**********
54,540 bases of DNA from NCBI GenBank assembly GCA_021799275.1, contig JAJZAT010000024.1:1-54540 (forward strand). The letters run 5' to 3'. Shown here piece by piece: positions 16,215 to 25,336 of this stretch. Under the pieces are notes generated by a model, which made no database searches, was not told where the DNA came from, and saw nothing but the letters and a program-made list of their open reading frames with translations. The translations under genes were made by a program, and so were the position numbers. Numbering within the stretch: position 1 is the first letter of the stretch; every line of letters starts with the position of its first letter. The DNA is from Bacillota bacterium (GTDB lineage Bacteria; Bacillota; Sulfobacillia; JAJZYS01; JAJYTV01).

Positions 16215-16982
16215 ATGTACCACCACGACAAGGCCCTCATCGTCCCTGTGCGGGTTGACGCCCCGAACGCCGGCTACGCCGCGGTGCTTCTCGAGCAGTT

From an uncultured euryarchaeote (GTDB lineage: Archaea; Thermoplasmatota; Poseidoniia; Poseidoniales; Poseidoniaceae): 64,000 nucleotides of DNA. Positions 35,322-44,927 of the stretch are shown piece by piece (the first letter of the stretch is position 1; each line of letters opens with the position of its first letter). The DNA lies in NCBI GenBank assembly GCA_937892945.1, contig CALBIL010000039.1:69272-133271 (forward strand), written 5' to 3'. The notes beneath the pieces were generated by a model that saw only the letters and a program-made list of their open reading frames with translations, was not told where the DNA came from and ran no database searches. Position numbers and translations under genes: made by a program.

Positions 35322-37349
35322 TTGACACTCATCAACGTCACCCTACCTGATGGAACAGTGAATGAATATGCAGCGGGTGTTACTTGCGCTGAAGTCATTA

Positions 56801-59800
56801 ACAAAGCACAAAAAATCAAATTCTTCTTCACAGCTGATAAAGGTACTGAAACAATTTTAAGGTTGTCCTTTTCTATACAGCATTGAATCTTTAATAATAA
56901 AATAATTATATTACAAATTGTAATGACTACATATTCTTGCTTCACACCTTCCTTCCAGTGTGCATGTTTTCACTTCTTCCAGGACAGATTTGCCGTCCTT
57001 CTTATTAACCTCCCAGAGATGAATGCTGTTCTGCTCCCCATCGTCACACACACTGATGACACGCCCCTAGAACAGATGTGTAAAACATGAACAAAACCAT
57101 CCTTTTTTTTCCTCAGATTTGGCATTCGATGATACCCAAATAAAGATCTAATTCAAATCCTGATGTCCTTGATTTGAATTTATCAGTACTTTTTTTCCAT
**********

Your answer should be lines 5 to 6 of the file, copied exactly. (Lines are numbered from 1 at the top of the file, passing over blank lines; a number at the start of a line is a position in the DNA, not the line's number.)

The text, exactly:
Positions 35322-37349
35322 TTGACACTCATCAACGTCACCCTACCTGATGGAACAGTGAATGAATATGCAGCGGGTGTTACTTGCGCTGAAGTCATTA